• IndieBound Bestseller

UNTAMED

More life reflections from the bestselling author on themes of societal captivity and the catharsis of personal freedom.

In her third book, Doyle (Love Warrior, 2016, etc.) begins with a life-changing event. “Four years ago,” she writes, “married to the father of my three children, I fell in love with a woman.” That woman, Abby Wambach, would become her wife. Emblematically arranged into three sections—“Caged,” “Keys,” “Freedom”—the narrative offers, among other elements, vignettes about the soulful author’s girlhood, when she was bulimic and felt like a zoo animal, a “caged girl made for wide-open skies.” She followed the path that seemed right and appropriate based on her Catholic upbringing and adolescent conditioning. After a downward spiral into “drinking, drugging, and purging,” Doyle found sobriety and the authentic self she’d been suppressing. Still, there was trouble: Straining an already troubled marriage was her husband’s infidelity, which eventually led to life-altering choices and the discovery of a love she’d never experienced before. Throughout the book, Doyle remains open and candid, whether she’s admitting to rigging a high school homecoming court election or denouncing the doting perfectionism of “cream cheese parenting,” which is about “giving your children the best of everything.” The author’s fears and concerns are often mirrored by real-world issues: gender roles and bias, white privilege, racism, and religion-fueled homophobia and hypocrisy. Some stories merely skim the surface of larger issues, but Doyle revisits them in later sections and digs deeper, using friends and familial references to personify their impact on her life, both past and present. Shorter pieces, some only a page in length, manage to effectively translate an emotional gut punch, as when Doyle’s therapist called her blooming extramarital lesbian love a “dangerous distraction.” Ultimately, the narrative is an in-depth look at a courageous woman eager to share the wealth of her experiences by embracing vulnerability and reclaiming her inner strength and resiliency.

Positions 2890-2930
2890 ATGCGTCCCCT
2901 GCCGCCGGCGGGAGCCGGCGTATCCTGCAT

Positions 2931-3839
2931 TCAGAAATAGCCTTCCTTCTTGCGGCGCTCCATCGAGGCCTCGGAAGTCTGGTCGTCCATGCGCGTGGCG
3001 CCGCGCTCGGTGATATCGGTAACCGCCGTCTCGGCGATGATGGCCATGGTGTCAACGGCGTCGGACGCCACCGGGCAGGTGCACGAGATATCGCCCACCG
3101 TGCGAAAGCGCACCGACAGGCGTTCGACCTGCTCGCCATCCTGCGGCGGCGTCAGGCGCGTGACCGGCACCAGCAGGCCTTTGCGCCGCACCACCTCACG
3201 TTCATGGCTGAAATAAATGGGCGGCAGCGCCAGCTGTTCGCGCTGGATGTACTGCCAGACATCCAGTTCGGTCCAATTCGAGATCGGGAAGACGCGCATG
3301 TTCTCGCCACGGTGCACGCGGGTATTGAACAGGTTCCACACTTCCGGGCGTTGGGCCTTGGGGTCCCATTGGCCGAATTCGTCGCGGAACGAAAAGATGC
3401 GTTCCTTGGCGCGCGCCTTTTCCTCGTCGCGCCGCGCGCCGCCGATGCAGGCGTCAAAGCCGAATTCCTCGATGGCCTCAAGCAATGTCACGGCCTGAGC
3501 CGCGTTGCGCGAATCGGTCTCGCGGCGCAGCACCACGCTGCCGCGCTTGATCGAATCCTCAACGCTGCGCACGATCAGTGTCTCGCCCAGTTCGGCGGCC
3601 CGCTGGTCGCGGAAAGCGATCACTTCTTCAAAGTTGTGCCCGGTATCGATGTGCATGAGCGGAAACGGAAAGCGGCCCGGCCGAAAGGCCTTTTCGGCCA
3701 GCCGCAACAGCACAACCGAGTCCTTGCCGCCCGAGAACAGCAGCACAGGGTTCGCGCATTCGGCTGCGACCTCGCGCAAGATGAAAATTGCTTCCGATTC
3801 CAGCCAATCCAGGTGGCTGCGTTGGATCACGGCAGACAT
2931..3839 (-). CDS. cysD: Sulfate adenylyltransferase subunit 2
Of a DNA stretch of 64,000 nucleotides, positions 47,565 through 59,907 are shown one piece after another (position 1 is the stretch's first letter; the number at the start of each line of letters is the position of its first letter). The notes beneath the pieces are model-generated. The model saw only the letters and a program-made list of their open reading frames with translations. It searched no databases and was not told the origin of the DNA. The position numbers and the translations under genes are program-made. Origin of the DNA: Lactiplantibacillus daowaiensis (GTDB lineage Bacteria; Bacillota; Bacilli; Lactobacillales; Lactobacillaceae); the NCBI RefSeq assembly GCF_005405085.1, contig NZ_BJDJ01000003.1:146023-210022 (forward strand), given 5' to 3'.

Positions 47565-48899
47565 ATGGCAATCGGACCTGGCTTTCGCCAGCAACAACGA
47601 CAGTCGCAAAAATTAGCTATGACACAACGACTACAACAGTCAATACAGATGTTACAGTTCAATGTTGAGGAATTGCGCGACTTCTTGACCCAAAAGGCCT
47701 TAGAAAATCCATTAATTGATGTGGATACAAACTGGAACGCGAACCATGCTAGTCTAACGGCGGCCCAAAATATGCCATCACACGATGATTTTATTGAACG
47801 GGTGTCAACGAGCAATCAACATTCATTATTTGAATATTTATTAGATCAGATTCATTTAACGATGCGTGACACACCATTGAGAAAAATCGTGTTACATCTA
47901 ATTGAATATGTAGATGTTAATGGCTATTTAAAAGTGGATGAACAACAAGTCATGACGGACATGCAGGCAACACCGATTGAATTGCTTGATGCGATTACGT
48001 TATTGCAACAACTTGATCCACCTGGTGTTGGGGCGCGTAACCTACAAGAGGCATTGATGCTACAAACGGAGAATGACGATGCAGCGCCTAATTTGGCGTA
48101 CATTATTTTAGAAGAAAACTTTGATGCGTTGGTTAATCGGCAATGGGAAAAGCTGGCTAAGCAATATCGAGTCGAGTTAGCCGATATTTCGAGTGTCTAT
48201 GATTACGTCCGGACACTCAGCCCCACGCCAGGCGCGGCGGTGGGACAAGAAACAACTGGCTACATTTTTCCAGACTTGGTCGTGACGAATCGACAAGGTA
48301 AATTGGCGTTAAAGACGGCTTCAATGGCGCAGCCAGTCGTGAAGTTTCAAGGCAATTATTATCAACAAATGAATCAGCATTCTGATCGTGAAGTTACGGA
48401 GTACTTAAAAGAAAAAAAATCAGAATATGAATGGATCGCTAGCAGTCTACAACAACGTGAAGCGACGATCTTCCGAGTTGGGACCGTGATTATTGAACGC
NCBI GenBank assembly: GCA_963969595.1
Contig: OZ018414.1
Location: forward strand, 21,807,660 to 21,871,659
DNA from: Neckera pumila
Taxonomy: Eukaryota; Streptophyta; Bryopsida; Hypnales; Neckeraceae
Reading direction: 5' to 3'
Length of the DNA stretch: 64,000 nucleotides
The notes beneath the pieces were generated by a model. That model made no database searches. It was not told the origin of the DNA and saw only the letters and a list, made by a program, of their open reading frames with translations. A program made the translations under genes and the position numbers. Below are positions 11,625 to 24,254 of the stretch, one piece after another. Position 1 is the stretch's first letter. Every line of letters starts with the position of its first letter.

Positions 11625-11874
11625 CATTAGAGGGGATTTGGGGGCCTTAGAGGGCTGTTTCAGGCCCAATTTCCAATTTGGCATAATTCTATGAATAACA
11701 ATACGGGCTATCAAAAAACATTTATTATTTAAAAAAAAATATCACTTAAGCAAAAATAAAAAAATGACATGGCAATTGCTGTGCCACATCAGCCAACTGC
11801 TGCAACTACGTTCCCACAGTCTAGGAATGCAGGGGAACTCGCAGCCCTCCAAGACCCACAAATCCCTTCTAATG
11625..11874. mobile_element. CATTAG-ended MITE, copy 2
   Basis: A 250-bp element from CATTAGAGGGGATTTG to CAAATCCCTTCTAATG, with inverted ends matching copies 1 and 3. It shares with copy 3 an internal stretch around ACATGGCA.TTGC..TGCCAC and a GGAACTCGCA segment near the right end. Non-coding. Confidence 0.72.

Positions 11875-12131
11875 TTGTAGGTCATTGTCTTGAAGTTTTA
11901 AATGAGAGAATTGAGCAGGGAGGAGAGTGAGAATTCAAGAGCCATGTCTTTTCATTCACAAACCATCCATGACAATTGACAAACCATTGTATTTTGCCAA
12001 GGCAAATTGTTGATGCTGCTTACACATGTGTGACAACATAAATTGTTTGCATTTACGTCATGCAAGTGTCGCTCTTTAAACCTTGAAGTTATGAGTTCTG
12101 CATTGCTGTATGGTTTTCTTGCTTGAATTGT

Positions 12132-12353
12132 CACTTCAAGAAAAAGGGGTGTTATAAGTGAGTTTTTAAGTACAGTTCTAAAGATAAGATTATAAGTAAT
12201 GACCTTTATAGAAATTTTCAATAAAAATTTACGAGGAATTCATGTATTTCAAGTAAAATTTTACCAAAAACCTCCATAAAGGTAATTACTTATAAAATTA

Doyle offers another lucid, inspiring chronicle of female empowerment and the rewards of self-awareness and renewal.

Pub Date: March 10, 2020

ISBN: 978-1-9848-0125-8

Page Count: 352

Publisher: Dial Books

Review Posted Online: Dec. 22, 2019

Kirkus Reviews Issue: Jan. 15, 2020

Did you like this book?

An engrossing memoir as well as a lively treatise on what extraordinary grace under extraordinary pressure looks like.